Another significant aspect to consider is whether or not the effectiveness of zinc supplements is pathogen-specific. We excluded patients with probable infectious etiologies, and more likely the majority of our study population had viral infections. Diagnostic microbiology study has been performed in only a few randomized clinical trials so far, (31-34) and various reported responses to zinc might be due to the difference response rates of various pathogens. Patient populations, disease severity (mild, moderate, or severe), therapeutic approaches, and treatment options (syrup, tablets, and dosage) differ between various studies, which might affect the observed outcomes of zinc supplements.
The economic implication is another important factor that should be simultaneously weighted toward the clinical outcome. In the present study, the mean duration of hospitalization was significantly lower in the patients who received zinc supplements (2.5 [+ or -] 0.7 vs. 3.3 [+ or -] 0.8 days; P=0.001). The cost-effectiveness of zinc supplements in patients with acute diarrhea has been widely discussed. Gregario GV et al. (23) in a trial on subjects between 2 and 59 months old with acute diarrhea of durations shorter than 7 days receiving zinc plus ORS (60 patients) or ORS alone (57 patients) confirmed that disease duration was lower in the group receiving zinc plus ORS. Our findings showed the clinical (quantitative and qualitative) benefits of therapeutic zinc supplements in patients with moderate noninfectious diarrhea in terms of shorter hospital stays; these findings, however, cannot be generalized to other countries.
The severity of disease at enrollment seems to be an important predictive factor for diarrhea duration. (7, 35) It is wiser to classify patients with similar severity in order to diminish probable bias. All of our participants had moderate dehydration; however, we did not consider diarrhea frequency for the initial classification. And nor did we measure the serum zinc levels in our subjects at baseline, which is the salient limitation of the current study. Indeed, Iran is high-risk for zinc deficiency, (36) and our patients were all hospitalized; consequently, our patients might have suffered from zinc deficiency and this might give reasons for the study population?s considerable response to zinc supplements.
Our study results imply the beneficial effects of therapeutic zinc supplementation in patients with acute diarrhea and moderate dehydration in Iran. Further studies balancing the clinical significance of zinc supplements against economic implications in acute diarrhea are required.
The authors would like to thank the Office of Vice Chancellor for Research of Urmia University of Medical Sciences for financial support of this study and Farzan Institute for Research and Technology for editorial assistance.
Conflict of Interest: None declared. This article has Continuous Medical Education (CME) credit for Iranian physicians and paramedics. They may earn CME credit by reading this article and answering the questions on page 137.
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Mohammad Karamyyar , MD; Shahsanam Gheibi , MD; Mehran Noroozi , MD; Ali Kord Valeshabad , MD, MPH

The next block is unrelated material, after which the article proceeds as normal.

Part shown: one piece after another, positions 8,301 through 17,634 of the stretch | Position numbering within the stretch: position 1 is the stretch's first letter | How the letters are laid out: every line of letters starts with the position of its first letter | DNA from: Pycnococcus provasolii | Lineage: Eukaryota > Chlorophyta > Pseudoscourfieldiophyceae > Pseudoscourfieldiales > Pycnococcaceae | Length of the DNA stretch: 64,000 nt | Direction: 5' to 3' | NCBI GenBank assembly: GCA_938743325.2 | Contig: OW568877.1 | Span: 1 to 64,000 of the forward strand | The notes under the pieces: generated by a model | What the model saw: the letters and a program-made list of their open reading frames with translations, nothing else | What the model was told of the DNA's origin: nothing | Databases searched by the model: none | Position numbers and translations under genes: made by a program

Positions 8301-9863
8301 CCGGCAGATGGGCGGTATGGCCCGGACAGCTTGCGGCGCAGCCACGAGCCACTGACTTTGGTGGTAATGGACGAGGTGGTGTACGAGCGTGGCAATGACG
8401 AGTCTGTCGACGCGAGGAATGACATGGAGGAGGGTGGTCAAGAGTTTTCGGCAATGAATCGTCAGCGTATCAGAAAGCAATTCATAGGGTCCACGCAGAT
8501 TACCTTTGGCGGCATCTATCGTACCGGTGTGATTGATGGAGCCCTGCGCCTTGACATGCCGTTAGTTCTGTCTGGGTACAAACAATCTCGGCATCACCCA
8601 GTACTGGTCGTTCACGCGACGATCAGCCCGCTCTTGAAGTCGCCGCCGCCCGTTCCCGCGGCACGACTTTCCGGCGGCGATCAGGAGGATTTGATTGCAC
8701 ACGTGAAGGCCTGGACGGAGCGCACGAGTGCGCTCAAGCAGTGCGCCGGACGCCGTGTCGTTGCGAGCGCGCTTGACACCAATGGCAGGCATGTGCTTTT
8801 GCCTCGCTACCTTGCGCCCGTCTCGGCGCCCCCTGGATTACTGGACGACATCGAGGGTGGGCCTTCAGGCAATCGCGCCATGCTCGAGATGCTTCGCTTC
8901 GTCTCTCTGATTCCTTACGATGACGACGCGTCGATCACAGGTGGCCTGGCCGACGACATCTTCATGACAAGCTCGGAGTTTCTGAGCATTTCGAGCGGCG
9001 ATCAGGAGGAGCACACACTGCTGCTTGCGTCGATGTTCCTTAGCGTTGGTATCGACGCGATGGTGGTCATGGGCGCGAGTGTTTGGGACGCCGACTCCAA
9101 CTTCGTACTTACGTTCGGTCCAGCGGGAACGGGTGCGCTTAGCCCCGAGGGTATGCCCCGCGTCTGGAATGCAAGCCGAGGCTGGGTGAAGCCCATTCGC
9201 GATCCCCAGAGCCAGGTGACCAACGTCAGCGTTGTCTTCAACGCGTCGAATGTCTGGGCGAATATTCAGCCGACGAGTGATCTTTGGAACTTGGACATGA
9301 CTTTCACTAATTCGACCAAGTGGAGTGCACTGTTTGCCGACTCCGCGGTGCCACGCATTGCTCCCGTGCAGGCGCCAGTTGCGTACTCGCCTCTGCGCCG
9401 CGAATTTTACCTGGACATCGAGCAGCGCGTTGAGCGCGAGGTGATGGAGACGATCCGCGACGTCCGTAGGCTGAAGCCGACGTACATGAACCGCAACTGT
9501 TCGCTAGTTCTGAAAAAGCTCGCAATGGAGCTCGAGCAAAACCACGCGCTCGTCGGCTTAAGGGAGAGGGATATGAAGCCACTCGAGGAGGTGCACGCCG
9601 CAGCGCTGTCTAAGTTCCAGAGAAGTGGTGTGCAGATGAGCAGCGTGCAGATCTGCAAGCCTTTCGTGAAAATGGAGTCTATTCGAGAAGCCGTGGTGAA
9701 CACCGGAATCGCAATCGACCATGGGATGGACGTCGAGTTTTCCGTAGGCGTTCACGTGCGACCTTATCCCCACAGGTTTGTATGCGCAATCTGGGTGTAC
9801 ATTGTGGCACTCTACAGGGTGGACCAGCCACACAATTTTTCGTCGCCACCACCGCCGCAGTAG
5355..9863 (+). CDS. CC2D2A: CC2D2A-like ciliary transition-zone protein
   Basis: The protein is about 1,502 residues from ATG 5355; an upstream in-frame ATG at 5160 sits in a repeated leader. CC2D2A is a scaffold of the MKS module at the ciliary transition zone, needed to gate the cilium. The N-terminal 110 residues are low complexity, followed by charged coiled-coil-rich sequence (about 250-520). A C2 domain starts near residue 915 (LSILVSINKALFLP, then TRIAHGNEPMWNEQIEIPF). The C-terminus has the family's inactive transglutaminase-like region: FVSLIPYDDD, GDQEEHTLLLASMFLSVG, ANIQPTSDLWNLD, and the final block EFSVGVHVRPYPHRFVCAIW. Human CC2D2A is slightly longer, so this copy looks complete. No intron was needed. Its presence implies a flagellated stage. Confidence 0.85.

Department of Pediatrics, Shahid Motahari Hospital, Urmia University of Medical Sciences, Urmia, Iran;
 Postdoctoral Research Fellow, Faculty of Medicine, The Johns Hopkins University, Baltimore, USA
Shahsanam Gheibi, MD; Department of Pediatrics, Shahid Motahari Hospital, Shahid Beheshti Blvd.,
Postal Code: 57158-44468, Urmia, Iran
Tel: +98 441 3462246
Fax: +98 441 2234125
Emails: firstname.lastname@example.org email@example.com
Received: 26 January 2012
Revised: 19 May 2012
Accepted: 24 June 2012
Table 1: Patients' demographic characteristics at enrollment Variables Intervention Placebo (n = 150) (n = 156) Mean age (months) 18.7 [+ or -] 9.7 17.0 [+ or -] 8.0 Boys (%) 59.2 52.1 Breastfeeding (%) 33.1 41.1 Mean diarrhea frequency 8.4 [+ or -] 1.84 7.94 [+ or -] 2.04 Mean diarrhea period 2.7 [+ or -] 1.69 3.03 [+ or -] 0.23 Variables P value Mean age (months) 0.087 Boys (%) 0.201 Breastfeeding (%) 0.139 Mean diarrhea frequency 0.26 Mean diarrhea period 0.16 Table 2: Primary and secondary outcomes Groups Intervention Placebo Variables Mean weight (Kg) 10.5 [+ or -] 3.1 10.1 [+ or -] 2.3 Mean diarrhea frequency 4.5 [+ or -] 2.3 5.2 [+ or -] 2.1 Stool consistency Day 1 N = 157 N = 163 Watery 126 (80.3) 147 (90.2) Soft 31 (19.7) 16 (9.8) Firm 0 (0.0) 0 Day 2 N = 152 N = 163 Watery 59 (38.8) 111 (68.1) Soft 92 (60.5) 52 (31.9) Firm 1 (0.7) 0 Day 3 N = 115 N = 152 Watery 19 (16.5) 44 (28.9) Soft 95 (82.6) 107 (70.4) Firm 1 (0.9) 1 (0.7) Hospitalization duration 2.5 [+ or -] 0.7 3.3 [+ or -] 0.8 Groups P value Variables Mean weight (Kg) 0.135 Mean diarrhea frequency 0.004 Stool consistency Day 1 Watery Soft 0.017 Firm Day 2 Watery Soft <0.001 Firm Day 3 Watery Soft 0.06 Firm Hospitalization duration <0.001
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|Title Annotation:||Original Article|
|Author:||Karamyyar, Mohammad; Gheibi, Shahsanam; Noroozi, Mehran; Valeshabad, Ali Kord|
|Publication:||Iranian Journal of Medical Sciences|
|Date:||Jun 1, 2013|